RAN away...a Mulatto Wench, named Molly, about 26 Years of Age, of a middle Stature, long Visage, and freckled, has a drawling Speech, a down Look, and has been chiefly brought up to Carding and Spinning.
Virginia Gazette (Dixon & Hunter),Williamsburg, March 11, 1775.
RUN away... a very bright Mulatto Man named STEPHEN, 5 Feet 6 or 7 Inches high, about 22 Years of Age...His Wife PHEBE went away with him, a remarkable white Indian Woman, about the same Age, and was with Child; she has long black Hair, which is generally clubbed, and carried off with her a blue Negro Cotton Waistcoat and Petticoat, a Virginia Cloth Waistcoat and Petticoat, and a Virginia Cloth Bonnet. She can spin well...
Virginia Gazette or American Advertiser (Hayes), Richmond, February 2, 1782.
A black fellow by the name of PETER, frequently called PETER WOOD, about 37 or 38 years of age, 5 feet 8 or 9 inches high, has a smiling countenance...Also a very likely black girl, wife to the above fellow and taken off by him, about 18 or 19 years old, middle size, by the name of AMIA...She is a fine spinner and Weaver, has never had a child, and I am informed has holes in her ears for rings.Virginia Gazette or Weekly Advertiser (Nicolson & Prentis), Richmond, May 11, 1782.
VIOLET, went off about eight weeks ago, and is now harboured in Williamsburg, about twenty two years old, very likely, genteel made, and knits very well.
Virginia Gazette and Weekly Advertiser (Nicolson & Prentis), Richmond, November 22, 1783.
RUN away...a negro girl named PHILLIS, but for some time passed by the name BETTY. She is about sixteen years of age, an excellent spinner, and very likely...She has for some time been harboured about Rocket's, and is very intimate and supposed lives with one Free Harry.
Virginia Gazette or American Advertiser (Hayes), Richmond, October 16, 1784.
RAN AWAY...a likely Mulatto woman named CHARITY, who carried with her three children, two boys and a girl...She is a likely wench, has an uncommon good voice, is a good house servant, and can spin and knit very well.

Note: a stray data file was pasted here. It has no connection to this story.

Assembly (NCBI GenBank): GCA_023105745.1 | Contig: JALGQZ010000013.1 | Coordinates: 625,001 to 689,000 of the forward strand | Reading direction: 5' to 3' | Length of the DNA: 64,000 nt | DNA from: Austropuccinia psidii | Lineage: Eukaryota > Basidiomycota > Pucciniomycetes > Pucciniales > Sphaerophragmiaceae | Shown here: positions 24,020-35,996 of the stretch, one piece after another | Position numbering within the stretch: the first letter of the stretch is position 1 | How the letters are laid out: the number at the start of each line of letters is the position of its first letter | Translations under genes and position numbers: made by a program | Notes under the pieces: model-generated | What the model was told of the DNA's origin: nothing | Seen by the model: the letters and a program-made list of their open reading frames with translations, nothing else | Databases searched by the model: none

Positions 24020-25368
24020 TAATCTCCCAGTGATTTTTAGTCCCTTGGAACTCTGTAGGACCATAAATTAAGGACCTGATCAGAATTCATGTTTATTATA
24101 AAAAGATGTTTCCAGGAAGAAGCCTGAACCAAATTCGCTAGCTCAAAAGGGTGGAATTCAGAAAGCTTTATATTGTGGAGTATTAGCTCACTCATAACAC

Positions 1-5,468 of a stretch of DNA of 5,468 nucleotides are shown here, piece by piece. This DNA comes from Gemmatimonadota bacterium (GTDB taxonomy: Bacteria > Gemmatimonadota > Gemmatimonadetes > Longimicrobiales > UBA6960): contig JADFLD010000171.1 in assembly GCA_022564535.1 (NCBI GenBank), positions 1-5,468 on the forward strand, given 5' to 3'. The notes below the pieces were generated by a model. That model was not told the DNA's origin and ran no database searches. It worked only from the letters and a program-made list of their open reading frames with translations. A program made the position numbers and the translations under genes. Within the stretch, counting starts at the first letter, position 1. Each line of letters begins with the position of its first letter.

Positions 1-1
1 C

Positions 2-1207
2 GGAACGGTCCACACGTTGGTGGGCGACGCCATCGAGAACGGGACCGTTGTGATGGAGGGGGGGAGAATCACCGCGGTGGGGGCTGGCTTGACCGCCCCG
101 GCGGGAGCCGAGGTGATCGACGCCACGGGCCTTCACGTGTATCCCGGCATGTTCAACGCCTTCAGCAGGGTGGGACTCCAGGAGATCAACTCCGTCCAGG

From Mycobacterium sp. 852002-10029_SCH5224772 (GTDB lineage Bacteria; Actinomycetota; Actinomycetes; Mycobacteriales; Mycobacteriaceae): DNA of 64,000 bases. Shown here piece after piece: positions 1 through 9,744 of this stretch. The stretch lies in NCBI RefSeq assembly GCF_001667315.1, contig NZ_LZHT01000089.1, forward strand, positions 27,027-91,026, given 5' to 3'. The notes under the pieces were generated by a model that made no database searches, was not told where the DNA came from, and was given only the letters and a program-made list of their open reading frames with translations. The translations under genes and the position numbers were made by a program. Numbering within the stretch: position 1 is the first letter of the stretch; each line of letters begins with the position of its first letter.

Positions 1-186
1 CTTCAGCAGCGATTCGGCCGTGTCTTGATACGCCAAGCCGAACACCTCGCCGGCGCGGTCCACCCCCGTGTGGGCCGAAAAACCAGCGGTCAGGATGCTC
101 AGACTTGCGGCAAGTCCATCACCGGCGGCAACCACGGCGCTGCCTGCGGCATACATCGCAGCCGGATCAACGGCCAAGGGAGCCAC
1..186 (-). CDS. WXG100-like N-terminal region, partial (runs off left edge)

Virginia Gazette or American Advertiser (Hayes), Richmond, December 31, 1785
....my negro woman TABB. She is of a middle stature, rather of a yellowish cast, and thin visage, straight made, walks and talks quick...When she went off, she was clothed as Negroes generally are, which she will certainly change, being very fond of dress, and looks tolerable genteel. She is remarkable handy and industrious, can card and spin cotton and wool, equal in quantity and quality with any woman in the State; a tolerable good weaver, which she followed when she runaway before, and changed her name to Nancy Jones.
Virginia Gazette and Weekly Advertiser (Nicolson), Richmond, April 17, 1788.
RUN away...a stout well made Virginia born negro woman, named DINAH, but has changed her name to NANCY, her complexion is rather of the tawny kind, she has a scar on her forehead, and keeps her eyes rather closed when speaking, she chews tobacco, and smoaks...She last hired herself to Mrs. Jones, at Spring Garden, in Hanover, for a spinner and weaver, and had one of the house servants for her husband...
Virginia Gazette and General Advertiser (Davis), Richmond, January 18, 1792.
Run away...a likely negro woman, named URSULA, of a yellowish complexion, with some black moles on her face, 30 years of age, 5 feet three or 4 inches high, had on, when she went away, such cloathing as negroes generally wear in the summer, and carried with her a white linen coat and jacket. She is a vile creature, and for her many crimes I punsihed her with an iron collar, but supposed she soon got that off. She is very artful, has a smooth tongue, and is a good weaver, and as she has for some time imposed on the Baptist church by her pretensions to religion, she may probably attempt to pass for a free woman, and do the same again.